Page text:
This chapter explores the crucial role of relational emotions in children’s language learning and argues for an intersubjective theory of language development. To demonstrate the need for this approach, first a review of different classical theories of language acquisition as well as of more recent emergentist approaches is given. From this it is obvious that in all discussions about the opposition or the interplay between nature, nurture and culture and therefore the primary motives for children’s language development, no prominent theory explicitly focuses on the importance of emotions in language or in prelinguistic and linguistic development. Only in the interactionist and psychoanalytic models do we find implicit concepts about affective influences on language constitution. In response to this lack, evidence is given for the semiogenetic power of emotions from recent semiolinguistic and neuropsychological research, both of which employ the concept of ‘intersubjectivity’. The findings from these two fields of investigation are summarized in an application to children’s semiolinguistic development. Four major milestones of affect and meaning attunement in the child’s trajectory from emotional regulation of interpersonal contact and cooperation to cognitive mastery of experience in the intersubjective construction of signs are described. The chapter concludes with an outline of the concept of ‘Relational Language Therapy’ – a therapeutic approach to language learning, which views as central the emotion-based influence of a ‘Significant Other’ in both parental and professional support of children’s semiolinguistic development. Finally as a vision for future theorizing, these paradigm shifts are taken to pave the way for fully incorporating the concept of intersubjectivity into linguistic theory and its various fields of application. Keywords: relational emotions; neurobiology of early communication; infant intersubjectivity; sign development; language development; meaning-attunement; mirror-mechanisms; Relational Language Therapy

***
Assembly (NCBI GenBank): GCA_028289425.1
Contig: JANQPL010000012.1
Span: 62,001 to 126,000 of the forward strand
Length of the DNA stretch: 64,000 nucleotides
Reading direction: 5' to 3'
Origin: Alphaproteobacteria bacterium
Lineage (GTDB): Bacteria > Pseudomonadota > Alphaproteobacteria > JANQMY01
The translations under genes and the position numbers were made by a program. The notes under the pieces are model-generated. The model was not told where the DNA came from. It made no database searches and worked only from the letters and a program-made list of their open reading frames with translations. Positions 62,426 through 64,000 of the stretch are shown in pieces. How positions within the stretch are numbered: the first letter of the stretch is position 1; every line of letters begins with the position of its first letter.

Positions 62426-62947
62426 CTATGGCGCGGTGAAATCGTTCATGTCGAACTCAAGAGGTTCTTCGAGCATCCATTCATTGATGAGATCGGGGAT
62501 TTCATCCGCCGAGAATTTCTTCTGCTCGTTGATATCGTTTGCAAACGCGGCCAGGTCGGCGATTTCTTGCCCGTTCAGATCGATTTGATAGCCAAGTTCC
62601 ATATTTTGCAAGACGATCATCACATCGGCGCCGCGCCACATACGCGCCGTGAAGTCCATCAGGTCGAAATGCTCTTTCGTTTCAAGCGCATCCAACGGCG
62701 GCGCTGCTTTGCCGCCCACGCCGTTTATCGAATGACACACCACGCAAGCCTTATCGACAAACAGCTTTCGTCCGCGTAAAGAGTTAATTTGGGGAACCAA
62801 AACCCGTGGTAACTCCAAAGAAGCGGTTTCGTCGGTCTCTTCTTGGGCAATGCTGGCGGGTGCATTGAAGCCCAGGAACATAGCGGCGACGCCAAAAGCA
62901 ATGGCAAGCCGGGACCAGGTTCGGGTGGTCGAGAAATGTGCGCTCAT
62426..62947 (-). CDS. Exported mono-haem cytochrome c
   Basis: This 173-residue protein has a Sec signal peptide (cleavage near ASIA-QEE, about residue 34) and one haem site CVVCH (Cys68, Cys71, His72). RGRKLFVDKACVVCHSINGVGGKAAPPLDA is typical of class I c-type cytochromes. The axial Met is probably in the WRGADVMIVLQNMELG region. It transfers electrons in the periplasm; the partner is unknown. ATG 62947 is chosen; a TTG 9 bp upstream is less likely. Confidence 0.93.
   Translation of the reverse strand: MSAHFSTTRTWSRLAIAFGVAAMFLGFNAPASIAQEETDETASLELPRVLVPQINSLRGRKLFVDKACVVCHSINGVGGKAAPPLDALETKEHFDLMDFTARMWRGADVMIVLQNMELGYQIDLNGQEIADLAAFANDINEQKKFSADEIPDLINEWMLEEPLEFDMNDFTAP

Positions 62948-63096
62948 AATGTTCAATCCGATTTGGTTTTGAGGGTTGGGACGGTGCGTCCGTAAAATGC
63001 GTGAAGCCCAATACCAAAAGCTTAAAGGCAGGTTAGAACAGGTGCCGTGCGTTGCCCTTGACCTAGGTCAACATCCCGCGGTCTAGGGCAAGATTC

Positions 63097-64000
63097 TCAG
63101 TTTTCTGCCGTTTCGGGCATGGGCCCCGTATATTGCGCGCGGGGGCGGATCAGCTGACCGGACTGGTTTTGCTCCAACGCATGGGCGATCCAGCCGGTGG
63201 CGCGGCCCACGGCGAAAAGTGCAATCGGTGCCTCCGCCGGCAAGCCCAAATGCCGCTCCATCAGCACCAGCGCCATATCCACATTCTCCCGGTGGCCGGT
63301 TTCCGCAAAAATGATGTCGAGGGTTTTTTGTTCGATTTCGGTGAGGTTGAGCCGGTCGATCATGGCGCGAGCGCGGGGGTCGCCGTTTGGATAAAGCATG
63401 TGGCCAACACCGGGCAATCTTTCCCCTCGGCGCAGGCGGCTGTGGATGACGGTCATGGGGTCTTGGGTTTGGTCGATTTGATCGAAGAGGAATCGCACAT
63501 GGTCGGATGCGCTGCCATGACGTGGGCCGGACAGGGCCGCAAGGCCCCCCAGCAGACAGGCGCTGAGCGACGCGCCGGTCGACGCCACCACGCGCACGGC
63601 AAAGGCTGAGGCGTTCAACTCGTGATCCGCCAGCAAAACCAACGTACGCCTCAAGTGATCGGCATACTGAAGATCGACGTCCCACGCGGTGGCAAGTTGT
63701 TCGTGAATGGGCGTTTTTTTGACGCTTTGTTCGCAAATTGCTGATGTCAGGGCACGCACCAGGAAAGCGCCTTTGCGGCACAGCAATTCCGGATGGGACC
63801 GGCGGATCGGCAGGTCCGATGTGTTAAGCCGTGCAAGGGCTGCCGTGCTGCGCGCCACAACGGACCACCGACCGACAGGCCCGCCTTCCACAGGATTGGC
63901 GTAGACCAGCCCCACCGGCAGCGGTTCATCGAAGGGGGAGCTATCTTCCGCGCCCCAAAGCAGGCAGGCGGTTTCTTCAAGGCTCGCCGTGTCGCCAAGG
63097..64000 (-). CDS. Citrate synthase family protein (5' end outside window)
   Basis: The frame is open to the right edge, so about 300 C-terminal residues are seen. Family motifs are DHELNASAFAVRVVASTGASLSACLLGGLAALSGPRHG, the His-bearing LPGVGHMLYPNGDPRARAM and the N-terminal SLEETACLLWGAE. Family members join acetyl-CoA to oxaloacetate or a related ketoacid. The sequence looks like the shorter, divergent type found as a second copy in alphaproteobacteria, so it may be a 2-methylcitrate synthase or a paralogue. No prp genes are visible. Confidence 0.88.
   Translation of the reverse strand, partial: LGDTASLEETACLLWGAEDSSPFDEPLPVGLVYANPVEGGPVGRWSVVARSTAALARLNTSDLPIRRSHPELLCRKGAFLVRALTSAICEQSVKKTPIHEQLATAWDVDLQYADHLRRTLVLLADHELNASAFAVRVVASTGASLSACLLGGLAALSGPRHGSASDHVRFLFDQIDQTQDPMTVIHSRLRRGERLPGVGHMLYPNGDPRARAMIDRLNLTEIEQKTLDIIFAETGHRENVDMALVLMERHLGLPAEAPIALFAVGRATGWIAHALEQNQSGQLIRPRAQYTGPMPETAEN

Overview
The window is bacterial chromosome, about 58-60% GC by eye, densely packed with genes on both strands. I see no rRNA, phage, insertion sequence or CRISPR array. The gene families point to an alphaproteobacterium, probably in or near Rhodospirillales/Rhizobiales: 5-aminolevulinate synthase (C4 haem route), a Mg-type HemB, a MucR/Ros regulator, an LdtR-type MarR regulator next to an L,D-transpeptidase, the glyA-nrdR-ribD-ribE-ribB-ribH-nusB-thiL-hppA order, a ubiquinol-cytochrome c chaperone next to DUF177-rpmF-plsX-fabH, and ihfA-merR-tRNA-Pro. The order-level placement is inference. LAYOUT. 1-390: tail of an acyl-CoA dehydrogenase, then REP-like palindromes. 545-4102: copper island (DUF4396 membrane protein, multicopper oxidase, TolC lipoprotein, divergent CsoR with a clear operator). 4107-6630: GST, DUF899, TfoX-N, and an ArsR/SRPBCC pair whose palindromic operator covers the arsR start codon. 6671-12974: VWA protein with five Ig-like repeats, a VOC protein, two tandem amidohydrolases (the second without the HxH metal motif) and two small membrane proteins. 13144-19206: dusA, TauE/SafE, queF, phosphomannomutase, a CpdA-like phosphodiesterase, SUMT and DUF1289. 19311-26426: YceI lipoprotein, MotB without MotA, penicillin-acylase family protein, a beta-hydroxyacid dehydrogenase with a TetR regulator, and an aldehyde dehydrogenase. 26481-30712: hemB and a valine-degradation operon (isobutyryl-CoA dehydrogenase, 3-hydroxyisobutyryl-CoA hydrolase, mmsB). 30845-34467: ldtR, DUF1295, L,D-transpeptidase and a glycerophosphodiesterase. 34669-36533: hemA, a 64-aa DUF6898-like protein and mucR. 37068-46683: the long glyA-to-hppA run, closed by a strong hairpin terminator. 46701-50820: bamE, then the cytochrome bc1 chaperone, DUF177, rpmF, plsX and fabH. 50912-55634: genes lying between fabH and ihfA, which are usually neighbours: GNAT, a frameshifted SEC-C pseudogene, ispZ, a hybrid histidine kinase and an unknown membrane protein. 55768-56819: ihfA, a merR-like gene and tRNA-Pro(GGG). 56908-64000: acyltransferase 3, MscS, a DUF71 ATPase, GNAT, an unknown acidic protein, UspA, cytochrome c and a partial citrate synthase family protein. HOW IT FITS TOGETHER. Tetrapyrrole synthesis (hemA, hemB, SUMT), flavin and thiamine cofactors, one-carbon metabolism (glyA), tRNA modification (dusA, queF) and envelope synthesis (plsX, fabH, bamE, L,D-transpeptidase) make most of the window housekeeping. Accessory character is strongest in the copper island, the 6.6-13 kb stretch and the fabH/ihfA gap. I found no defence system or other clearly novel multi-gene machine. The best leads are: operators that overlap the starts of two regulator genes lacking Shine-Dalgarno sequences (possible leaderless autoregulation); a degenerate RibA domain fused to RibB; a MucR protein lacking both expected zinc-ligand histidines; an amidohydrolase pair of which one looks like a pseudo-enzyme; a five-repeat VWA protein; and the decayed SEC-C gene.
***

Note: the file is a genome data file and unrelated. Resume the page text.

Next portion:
Beta, Kirsten, Chantal Polzin, Afizai Vuliva, Julia Wu & Ulrike M. Lüdtke
2023. The Participatory Potential of Photovoice as a Relational In Vivo Research and Training Method: The Case of a Community-based Prevention Program on Early Communication and Language Disability in Underserved Rural Sub-Saharan Africa. In Handbook of Speech-Language Therapy in Sub-Saharan Africa, ► pp. 265 ff.
2015. Expanding the Notion of the Linguistic Repertoire: On the Concept ofSpracherleben—The Lived Experience of Language. Applied Linguistics► pp. amv030 ff.
Hinojosa, José A., Juan Haro, Rocío Calvillo-Torres, Lucía González-Arias, Claudia Poch & Pilar Ferré
2022. I want it small or, rather, give me a bunch: the role of evaluative morphology on the assessment of the emotional properties of words. Cognition and Emotion 36:6 ► pp. 1203 ff.
Lüdtke, Ulrike M. & Hanna Ehlert
2023. Linguistic Feeling: A Relational Approach Incorporating Epistemology, Theories of Language, and Human-Machine Interaction. In Emotions, Metacognition, and the Intuition of Language Normativity, ► pp. 317 ff.
Lüdtke, Ulrike M., Angelika Illg, Louisa Johanningmeier, Enica Richard, Reema Ruparellia, Lars Rumberg, Jörn Ostermann, Thomas Lenarz & Anke Lesinski-Schiedat
2023. Hear Africa! Improving Language Development, Education, and Participation of Children with Severe Sensorineural Hearing Loss in Tanzania. In Handbook of Speech-Language Therapy in Sub-Saharan Africa, ► pp. 343 ff.
Lüdtke, Ulrike M. & Chantal Polzin
2023. The Demands of Context: Development of a Relational In Vivo Methodology for Participative Speech–Language Therapy Research in Sub-Saharan Africa. In Handbook of Speech-Language Therapy in Sub-Saharan Africa, ► pp. 151 ff.
Schütte, Ulrike, Chantal Polzin, Afizai Vuliva & Ulrike M. Lüdtke
2023. Clinical Competence of Speech-Language Therapists in Culturally and Linguistically Diverse Contexts: A Qualitative Study of Intercultural Work Experiences Abroad. In Handbook of Speech-Language Therapy in Sub-Saharan Africa, ► pp. 75 ff.
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